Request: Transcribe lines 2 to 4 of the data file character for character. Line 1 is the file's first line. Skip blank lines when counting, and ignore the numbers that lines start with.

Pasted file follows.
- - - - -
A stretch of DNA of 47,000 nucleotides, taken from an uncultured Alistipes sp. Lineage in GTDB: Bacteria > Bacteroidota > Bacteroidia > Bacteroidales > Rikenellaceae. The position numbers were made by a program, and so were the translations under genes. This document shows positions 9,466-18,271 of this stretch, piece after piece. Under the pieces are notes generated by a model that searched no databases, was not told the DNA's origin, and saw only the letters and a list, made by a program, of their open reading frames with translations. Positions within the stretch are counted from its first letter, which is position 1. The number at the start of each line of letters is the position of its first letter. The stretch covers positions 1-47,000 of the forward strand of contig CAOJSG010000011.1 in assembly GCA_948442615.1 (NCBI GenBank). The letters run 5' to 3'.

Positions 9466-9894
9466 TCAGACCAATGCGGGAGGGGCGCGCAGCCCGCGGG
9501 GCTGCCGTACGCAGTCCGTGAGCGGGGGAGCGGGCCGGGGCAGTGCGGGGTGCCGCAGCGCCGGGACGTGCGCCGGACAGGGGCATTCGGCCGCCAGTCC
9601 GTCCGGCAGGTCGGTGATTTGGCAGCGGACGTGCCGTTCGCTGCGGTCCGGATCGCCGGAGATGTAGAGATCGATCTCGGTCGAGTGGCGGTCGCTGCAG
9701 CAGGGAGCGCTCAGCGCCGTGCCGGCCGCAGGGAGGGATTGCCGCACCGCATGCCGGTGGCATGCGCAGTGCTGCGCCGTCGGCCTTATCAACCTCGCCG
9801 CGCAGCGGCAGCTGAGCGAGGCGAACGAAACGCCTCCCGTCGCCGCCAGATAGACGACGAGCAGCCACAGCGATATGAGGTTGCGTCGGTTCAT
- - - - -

Positions 9466-9894
9466 TCAGACCAATGCGGGAGGGGCGCGCAGCCCGCGGG
9501 GCTGCCGTACGCAGTCCGTGAGCGGGGGAGCGGGCCGGGGCAGTGCGGGGTGCCGCAGCGCCGGGACGTGCGCCGGACAGGGGCATTCGGCCGCCAGTCC